One of the many responsibilities of a school teacher is
keeping the classroom and its materials organized, in order to provide their
students with a structured, distraction-less learning environment. Keeping the
classroom space organized will also help teachers set up their classes, monitor
student progress and maintain and regular schedule.
Classroom organization starts with the layout, including
school furniture, desks and chairs, as well as cabinets and storage space, and
ends all the way at the individual students’ drawers, lockers and backpacks.
Art teachers have an especially difficult task, with their
less traditional spaces, and various art supplies and materials. Charity
Preston with the Organized Classroom blog offers some great tips for art
If you are raising a child with ADD, you are undoubtedly used to the copious amounts of clutter that line the walls and furniture of your home. A big problem parents struggle with is that this haphazard attitude extends beyond the home- in fact, most ADD children struggle in school since they lack the ability to organize their space, school books and homework.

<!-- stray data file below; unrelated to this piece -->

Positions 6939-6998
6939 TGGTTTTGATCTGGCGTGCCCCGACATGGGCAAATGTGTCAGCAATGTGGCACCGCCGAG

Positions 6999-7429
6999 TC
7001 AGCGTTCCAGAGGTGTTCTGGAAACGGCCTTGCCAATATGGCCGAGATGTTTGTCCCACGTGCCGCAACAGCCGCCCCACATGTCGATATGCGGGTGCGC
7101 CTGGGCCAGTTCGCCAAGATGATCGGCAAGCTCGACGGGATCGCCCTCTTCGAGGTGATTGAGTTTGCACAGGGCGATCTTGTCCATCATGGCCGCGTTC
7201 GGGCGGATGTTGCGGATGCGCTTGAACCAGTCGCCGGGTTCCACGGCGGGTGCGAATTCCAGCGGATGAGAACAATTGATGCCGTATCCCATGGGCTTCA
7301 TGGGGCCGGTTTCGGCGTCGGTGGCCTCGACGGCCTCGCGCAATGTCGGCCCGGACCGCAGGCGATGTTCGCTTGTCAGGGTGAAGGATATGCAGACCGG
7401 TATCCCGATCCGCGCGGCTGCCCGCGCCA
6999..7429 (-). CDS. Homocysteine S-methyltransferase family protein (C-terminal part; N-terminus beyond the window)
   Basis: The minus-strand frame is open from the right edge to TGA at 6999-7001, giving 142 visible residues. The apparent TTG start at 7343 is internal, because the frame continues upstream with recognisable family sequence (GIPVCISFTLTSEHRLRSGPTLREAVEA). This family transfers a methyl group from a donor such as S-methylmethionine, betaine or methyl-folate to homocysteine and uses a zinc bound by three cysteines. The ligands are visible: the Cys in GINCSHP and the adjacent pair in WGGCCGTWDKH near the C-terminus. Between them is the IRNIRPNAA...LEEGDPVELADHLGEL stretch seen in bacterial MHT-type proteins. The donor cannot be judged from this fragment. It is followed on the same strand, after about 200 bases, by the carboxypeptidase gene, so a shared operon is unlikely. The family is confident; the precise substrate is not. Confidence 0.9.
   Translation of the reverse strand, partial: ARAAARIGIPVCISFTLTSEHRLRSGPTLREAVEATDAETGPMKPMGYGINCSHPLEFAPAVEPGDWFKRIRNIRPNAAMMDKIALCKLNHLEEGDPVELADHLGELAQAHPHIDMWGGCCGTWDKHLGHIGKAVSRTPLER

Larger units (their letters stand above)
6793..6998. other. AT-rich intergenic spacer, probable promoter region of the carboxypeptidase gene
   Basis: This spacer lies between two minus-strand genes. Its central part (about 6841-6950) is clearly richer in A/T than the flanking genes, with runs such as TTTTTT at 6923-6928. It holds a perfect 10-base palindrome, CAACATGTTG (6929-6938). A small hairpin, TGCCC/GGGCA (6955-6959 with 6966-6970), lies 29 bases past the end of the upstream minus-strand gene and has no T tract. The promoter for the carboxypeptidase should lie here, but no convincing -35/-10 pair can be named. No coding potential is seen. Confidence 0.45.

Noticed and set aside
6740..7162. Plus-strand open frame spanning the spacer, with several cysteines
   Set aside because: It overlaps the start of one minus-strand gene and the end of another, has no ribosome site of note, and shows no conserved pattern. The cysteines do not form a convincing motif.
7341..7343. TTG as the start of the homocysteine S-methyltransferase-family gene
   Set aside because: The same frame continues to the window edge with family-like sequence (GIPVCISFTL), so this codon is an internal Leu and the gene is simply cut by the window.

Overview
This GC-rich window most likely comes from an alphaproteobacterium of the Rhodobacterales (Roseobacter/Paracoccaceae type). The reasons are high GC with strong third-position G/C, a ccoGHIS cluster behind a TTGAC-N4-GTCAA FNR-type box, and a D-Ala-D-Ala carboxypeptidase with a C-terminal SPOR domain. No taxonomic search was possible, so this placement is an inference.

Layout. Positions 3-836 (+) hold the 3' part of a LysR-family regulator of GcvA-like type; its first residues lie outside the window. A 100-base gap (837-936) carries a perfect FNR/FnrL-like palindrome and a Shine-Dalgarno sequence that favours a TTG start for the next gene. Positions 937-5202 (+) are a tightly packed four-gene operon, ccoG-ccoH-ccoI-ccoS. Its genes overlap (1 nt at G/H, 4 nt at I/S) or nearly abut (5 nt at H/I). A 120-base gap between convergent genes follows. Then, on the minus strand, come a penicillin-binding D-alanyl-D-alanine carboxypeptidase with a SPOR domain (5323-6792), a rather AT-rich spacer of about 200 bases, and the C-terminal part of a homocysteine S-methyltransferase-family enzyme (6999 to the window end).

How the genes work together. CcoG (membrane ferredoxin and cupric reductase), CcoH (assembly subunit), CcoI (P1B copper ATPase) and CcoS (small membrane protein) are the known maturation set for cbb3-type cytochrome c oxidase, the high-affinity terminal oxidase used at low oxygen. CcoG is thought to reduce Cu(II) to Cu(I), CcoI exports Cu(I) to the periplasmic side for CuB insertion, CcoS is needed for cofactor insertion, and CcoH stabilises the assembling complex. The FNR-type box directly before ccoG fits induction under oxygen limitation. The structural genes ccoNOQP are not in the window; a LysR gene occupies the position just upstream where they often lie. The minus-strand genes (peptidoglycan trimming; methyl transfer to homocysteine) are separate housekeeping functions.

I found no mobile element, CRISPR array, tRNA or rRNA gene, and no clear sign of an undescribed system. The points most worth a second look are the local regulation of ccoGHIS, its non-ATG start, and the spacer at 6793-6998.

The best way to help your child organize his own school environment is by helping him or her set up a system that suits his needs. For example, his school desk should be clean and completely void of clutter and distractions. Attach a small basket on the underside for paper scraps and food wrappers, and designate a specific spot for pencils, pens and highlighter markers so they can be easily accessed during class.
Next, children with ADD may need help organizing their school lockers. Start by adding hooks, shelves, dividers, a mirror or any other feature that will help the child manage their school supplies with minimal stress. A child is better able to avoid distractions when he feels confident that he will be able to find his school supplies and homework without hassle, and a routine will help him or her stay focused on school-related tasks.